Faced with new statewide requirements for election equipment, Hidalgo County commissioners approved the emergency appropriation of $2.6 million for the modification of their current voting machines — but they still need to authorize another $1.6 million to completely meet the requirements.
The commissioners agreed to fund the estimated $2,648,740 needed to convert the county’s machines into auditable voting machines with paper trails in order to be in compliance with Senate Bill 598.
The bill, which Gov. Greg Abbott signed into law in June, and went into effect on Sept. 1, requires all counties in the state to have auditable voting machines.
It states that no later than 24 hours after all ballots have been counted in an election, the general custodian of election records shall conduct a risk-limiting audit for a selected statewide race or measure. The secretary of state shall select, in accordance with rules adopted by the secretary, the precincts to be counted and the office or proposition to be counted.
Currently, Hidalgo County has electronic voting machines which were required so that the county could implement countywide voting, a method that allows voters to cast a ballot at any election site in the county during early voting and on election day.
The Countywide Polling Place Program required that a participating county exclusively used direct electronic voting systems at all polling places. The equipment, purchased in 2016, cost the county nearly $6 million.
“The law back then said in order to be a countywide county, which is what we are now where you can vote anywhere during early vote and election day, you must have electronic voting,” said Yvonne Ramon, the Hidalgo County elections administrator. “So the law mandated that we buy this equipment. Now the law is mandating that we change the equipment.”
Because of that mandate, the county is expecting to spend $2.6 million to convert their equipment and another estimated $1.6 million for related expenses.
Ramon pointed out, however, that the county has the opportunity to be reimbursed for 100% of the conversion costs.
S.B. 598 states that an authority that purchased a non-auditable voting system after Sept. 1, 2014 and before Sept. 1, 2021 is able to use federal funds or available state funding to convert their equipment into an auditable voting system.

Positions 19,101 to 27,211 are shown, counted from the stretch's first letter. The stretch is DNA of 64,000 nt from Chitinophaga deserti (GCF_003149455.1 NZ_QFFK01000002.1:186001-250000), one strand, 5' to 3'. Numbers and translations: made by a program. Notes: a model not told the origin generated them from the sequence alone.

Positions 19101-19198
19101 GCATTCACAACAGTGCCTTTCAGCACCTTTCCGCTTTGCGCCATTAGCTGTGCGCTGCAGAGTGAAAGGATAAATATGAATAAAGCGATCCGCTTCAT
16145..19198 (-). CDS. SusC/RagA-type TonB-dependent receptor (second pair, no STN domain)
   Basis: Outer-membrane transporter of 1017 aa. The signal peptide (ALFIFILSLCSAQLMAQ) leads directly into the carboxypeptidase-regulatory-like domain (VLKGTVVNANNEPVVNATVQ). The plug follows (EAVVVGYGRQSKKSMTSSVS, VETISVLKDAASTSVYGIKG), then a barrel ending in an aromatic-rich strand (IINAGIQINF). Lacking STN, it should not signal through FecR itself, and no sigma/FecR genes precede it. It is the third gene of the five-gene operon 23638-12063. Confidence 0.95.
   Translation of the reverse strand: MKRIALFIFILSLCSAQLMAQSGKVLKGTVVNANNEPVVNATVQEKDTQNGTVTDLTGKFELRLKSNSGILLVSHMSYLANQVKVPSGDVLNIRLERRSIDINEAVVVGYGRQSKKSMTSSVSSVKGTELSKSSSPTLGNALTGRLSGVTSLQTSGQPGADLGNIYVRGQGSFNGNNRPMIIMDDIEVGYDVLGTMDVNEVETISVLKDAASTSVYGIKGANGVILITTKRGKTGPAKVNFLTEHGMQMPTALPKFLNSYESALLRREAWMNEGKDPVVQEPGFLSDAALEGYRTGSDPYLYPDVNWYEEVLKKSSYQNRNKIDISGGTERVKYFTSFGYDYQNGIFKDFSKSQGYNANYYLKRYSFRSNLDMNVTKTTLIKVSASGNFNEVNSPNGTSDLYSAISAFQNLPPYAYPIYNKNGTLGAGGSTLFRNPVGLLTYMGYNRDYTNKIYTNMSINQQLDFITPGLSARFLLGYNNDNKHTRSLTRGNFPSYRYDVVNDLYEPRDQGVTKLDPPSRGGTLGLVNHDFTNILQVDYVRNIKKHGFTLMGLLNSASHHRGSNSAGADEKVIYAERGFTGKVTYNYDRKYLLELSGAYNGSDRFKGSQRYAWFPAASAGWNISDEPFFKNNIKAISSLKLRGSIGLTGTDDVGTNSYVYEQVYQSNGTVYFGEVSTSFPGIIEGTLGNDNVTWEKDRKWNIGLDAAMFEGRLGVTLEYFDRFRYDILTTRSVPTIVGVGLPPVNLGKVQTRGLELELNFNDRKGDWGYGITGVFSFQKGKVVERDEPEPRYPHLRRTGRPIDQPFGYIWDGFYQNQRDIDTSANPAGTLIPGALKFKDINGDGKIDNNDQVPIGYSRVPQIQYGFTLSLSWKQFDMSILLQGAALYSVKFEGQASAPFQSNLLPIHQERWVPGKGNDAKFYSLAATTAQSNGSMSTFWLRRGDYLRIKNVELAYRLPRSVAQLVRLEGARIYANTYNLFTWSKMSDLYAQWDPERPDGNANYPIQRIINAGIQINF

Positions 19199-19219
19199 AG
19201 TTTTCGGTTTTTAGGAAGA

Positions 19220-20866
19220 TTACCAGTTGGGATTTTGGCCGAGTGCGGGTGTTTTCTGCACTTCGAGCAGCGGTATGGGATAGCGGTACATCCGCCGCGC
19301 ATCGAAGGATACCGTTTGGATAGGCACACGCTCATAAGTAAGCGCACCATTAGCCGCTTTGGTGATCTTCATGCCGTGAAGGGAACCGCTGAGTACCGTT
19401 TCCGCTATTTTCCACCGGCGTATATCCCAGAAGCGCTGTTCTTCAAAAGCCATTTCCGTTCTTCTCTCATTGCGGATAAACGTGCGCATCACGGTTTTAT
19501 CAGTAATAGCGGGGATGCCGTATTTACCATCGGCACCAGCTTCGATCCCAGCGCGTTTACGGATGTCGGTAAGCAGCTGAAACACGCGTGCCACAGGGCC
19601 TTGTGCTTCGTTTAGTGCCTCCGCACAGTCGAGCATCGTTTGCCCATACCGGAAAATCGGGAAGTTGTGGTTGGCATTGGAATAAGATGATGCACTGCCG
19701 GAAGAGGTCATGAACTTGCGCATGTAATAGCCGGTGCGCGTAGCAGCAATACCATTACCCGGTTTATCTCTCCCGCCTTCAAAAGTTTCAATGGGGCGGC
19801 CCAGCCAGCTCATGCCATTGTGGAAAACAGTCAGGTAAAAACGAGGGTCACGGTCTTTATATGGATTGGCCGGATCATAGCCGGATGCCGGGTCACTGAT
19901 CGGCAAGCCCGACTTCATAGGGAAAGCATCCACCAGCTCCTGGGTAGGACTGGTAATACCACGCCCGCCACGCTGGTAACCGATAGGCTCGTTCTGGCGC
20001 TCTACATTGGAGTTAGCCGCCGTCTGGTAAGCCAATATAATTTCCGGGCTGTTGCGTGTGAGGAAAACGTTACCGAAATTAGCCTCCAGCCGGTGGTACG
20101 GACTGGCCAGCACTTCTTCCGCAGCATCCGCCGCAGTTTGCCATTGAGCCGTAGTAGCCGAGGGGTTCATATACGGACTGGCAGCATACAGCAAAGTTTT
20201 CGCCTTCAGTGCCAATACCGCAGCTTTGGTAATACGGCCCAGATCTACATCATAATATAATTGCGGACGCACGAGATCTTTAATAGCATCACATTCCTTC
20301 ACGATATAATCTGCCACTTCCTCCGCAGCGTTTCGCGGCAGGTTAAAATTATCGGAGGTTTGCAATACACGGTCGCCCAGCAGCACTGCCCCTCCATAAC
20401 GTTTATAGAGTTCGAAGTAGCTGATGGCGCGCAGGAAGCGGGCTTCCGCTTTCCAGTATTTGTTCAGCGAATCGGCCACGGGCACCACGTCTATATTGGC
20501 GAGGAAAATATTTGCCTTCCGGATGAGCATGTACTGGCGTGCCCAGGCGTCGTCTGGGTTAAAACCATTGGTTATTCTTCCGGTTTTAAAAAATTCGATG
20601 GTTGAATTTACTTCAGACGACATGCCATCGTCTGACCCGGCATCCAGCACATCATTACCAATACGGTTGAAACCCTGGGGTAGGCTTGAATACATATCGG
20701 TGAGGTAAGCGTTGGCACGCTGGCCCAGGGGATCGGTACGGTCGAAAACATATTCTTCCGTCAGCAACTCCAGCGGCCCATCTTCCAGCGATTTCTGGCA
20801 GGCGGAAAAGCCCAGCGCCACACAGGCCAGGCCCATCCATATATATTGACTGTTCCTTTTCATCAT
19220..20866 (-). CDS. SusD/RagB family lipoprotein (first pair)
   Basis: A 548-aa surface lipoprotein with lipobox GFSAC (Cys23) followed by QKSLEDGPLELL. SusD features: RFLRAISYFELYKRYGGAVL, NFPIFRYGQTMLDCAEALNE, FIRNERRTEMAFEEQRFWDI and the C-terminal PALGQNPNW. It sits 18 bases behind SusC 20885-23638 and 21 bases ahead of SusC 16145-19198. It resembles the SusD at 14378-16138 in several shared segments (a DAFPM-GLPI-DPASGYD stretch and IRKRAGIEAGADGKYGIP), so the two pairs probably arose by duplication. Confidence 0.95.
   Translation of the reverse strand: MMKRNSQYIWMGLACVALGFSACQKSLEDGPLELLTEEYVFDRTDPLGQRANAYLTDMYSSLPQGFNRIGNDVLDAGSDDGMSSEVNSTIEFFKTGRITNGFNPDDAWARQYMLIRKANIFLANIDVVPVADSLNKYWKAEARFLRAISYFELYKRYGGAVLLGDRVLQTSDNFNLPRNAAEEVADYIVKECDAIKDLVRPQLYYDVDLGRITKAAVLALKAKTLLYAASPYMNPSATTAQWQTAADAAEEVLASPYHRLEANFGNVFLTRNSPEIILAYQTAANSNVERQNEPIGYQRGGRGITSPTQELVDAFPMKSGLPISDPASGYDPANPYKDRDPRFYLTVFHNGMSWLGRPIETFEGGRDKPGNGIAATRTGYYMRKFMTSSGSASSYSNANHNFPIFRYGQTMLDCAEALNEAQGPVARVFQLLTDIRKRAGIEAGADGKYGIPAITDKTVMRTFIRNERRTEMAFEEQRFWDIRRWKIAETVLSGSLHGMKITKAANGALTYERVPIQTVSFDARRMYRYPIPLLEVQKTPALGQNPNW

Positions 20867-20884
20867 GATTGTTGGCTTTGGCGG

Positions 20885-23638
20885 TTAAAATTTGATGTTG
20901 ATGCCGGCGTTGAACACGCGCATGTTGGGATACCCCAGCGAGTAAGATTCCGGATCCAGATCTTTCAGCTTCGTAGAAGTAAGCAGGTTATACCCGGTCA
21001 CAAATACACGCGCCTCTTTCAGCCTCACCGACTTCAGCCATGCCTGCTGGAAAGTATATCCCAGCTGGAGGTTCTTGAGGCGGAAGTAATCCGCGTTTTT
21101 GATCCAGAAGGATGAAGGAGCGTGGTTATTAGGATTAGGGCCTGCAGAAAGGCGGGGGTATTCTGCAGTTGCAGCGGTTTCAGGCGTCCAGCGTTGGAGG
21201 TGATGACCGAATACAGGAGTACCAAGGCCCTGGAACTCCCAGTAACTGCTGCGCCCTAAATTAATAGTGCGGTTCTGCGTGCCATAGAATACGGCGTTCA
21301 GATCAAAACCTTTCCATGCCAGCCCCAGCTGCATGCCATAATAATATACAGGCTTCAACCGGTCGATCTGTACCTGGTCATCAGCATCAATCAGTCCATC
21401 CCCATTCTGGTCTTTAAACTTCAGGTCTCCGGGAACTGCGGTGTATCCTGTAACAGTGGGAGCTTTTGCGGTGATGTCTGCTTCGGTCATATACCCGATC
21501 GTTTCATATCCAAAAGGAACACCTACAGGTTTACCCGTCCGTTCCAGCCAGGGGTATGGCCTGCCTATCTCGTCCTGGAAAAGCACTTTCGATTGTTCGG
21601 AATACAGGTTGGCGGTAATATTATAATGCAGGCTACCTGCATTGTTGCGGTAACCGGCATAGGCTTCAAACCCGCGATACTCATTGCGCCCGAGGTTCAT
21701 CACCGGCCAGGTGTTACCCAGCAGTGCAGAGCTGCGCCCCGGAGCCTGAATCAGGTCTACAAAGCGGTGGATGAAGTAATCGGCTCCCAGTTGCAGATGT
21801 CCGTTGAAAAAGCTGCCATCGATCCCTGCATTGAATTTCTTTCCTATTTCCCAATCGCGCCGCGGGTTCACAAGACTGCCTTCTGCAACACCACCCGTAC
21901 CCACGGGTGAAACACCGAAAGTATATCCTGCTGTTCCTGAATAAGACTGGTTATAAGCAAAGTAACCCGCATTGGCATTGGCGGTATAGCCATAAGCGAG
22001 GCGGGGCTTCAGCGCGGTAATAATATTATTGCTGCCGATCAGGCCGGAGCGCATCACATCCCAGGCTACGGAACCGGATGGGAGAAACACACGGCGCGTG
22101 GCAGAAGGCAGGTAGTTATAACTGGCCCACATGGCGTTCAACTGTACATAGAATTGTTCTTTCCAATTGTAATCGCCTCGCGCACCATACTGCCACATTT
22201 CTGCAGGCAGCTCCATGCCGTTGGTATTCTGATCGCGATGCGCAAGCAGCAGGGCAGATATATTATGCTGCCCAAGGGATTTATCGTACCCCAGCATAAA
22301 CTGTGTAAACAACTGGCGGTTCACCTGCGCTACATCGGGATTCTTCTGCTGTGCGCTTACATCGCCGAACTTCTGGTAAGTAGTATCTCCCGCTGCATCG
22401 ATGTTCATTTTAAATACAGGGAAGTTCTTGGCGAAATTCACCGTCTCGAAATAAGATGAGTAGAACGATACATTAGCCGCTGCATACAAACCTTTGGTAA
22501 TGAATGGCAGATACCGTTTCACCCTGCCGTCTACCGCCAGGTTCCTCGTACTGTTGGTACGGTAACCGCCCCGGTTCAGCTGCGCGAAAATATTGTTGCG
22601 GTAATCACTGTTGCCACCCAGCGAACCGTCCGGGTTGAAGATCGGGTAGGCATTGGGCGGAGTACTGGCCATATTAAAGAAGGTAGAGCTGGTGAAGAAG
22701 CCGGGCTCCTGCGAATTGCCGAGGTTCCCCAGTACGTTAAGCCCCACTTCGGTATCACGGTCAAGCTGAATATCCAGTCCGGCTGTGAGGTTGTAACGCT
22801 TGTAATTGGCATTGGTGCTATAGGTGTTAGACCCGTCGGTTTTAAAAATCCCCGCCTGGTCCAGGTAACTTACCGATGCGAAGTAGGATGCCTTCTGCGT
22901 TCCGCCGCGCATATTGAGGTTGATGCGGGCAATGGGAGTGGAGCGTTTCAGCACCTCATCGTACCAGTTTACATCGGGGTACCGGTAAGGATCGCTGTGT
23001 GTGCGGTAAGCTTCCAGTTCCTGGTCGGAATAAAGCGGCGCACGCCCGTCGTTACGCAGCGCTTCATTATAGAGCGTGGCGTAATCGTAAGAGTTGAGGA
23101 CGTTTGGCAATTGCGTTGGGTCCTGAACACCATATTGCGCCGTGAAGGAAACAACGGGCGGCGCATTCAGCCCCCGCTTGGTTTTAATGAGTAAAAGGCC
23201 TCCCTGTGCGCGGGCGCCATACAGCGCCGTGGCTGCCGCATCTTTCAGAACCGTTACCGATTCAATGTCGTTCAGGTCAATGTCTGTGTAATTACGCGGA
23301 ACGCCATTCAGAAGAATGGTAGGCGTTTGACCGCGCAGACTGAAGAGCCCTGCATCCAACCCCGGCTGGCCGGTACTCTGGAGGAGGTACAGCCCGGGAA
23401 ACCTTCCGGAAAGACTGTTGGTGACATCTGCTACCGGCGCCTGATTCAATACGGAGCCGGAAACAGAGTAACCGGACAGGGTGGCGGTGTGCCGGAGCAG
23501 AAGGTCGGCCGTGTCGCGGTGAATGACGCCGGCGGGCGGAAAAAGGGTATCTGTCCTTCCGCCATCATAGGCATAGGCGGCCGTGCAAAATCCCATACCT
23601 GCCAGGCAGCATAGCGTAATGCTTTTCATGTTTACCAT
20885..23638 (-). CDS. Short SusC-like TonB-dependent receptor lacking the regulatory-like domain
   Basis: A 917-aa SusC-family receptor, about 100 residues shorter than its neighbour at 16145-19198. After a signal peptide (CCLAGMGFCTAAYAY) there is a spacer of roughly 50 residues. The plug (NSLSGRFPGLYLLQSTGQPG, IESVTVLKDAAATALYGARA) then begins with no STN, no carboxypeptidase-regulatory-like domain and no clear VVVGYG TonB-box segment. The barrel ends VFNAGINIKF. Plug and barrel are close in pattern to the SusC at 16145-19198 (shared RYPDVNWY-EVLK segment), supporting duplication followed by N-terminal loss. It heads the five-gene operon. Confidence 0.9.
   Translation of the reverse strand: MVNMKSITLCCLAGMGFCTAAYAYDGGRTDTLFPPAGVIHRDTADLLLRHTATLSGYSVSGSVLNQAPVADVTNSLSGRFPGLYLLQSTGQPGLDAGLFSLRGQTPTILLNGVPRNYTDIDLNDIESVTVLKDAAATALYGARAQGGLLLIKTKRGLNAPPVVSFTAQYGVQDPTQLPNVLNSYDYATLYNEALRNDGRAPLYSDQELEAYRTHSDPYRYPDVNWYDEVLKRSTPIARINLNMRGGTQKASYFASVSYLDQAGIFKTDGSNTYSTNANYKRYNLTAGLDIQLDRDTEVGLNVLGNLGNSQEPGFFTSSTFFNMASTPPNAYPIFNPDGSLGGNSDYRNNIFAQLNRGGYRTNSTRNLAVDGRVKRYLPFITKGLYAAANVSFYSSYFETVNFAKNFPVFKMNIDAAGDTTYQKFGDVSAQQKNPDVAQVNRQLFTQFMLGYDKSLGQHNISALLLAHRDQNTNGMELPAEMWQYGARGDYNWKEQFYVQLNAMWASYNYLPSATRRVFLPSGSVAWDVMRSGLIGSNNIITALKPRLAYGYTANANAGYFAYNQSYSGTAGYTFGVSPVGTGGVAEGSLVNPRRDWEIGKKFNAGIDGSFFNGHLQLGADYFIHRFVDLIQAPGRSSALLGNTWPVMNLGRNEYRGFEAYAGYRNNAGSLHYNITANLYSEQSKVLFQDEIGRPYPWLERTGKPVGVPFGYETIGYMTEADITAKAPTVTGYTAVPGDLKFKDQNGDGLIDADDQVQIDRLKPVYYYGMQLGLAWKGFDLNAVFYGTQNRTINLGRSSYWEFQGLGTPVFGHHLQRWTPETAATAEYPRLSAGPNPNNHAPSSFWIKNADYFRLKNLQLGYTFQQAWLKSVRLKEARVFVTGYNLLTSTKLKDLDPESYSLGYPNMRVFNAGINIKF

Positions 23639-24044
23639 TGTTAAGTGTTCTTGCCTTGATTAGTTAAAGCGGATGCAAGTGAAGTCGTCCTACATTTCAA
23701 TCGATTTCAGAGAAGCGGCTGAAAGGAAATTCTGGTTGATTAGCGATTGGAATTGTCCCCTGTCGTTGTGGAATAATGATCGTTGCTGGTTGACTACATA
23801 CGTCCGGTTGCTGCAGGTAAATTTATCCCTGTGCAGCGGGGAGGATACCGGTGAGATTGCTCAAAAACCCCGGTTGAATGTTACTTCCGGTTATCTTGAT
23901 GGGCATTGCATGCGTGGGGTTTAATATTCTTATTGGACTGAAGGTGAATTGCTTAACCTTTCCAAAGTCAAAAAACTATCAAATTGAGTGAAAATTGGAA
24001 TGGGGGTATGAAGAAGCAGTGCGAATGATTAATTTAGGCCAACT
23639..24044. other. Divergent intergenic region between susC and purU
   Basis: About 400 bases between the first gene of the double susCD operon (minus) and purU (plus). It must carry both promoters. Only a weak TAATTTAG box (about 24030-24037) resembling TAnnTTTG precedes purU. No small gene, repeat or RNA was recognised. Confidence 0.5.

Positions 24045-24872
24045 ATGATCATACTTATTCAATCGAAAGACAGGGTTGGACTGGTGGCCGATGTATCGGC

If the equipment is converted before the election on Nov. 8, 2022, the authority is eligible to have 100% of those costs reimbursed.
If they miss that deadline, the authority could still be eligible to have 50% of those costs reimbursed if the conversion is done by the election on Nov. 3, 2026.
“So that gives us about a year to change our equipment in order to get 100% back,” Ramon said, clarifying the reimbursement would only be for the $2.6 million. “The county would still be responsible for about $1.6 million because it’s not just the conversion, now we need supplies, we need equipment, we need controllers, we need other things.”
That additional $1,670,668 will pay for 250 scanners that will actually tabulate the votes. Each will cost $6,100.
Other extra costs include 250 ballot boxes, equipment for poll workers, training, licenses and support.
As for the $2.6 million for the conversion itself, Ramon said it was still unclear if the county would actually be fully reimbursed for those funds even if they completed the conversion before the November 2022 election.
She noted that about 43 to 44 counties qualify for the reimbursement, with Hidalgo County being the largest. For those, Ramon said the Texas Secretary of State’s office already has $34 million budgeted.
“Until the Secretary of State decides how much each county will receive, will we actually know — if we are in place by November 2022 — if we would get 100% back of the $2.6 (million),” Ramon said.
Still, she said she wants the machines to be converted immediately in hopes that they’ll be ready by the Texas Primary Elections next year.
The machines will be sent to the vendor, Hart InterCivic, a company based in Austin.
The county will keep about 400-450 voting machines for the elections in November but will begin to send the ones they won’t be using.
“We’ll get boxes, we’ll ship equipment, they’ll send it back and it’ll be a back and forth until we finish with all of our equipment,” Ramon explained.
When the changes are done and the machines are ready for use, voters can expect some significant changes to how they cast a ballot.
Voters will have to submit a piece of paper into a machine where they will electronically mark their ballot like they do now. When they’re done, the piece of paper will come back out of the machine and voters will have to walk that paper over to a scanner.
“We just need to make sure that our community is well trained so that we don’t have people walking away with a paper ballot,” Ramon said. “Now, it’s got to be scanned into a tabulator, no longer do you just hit vote on the electronic machine and your vote is cast.
“Now you will have that paper trail in a ballot box,” she said.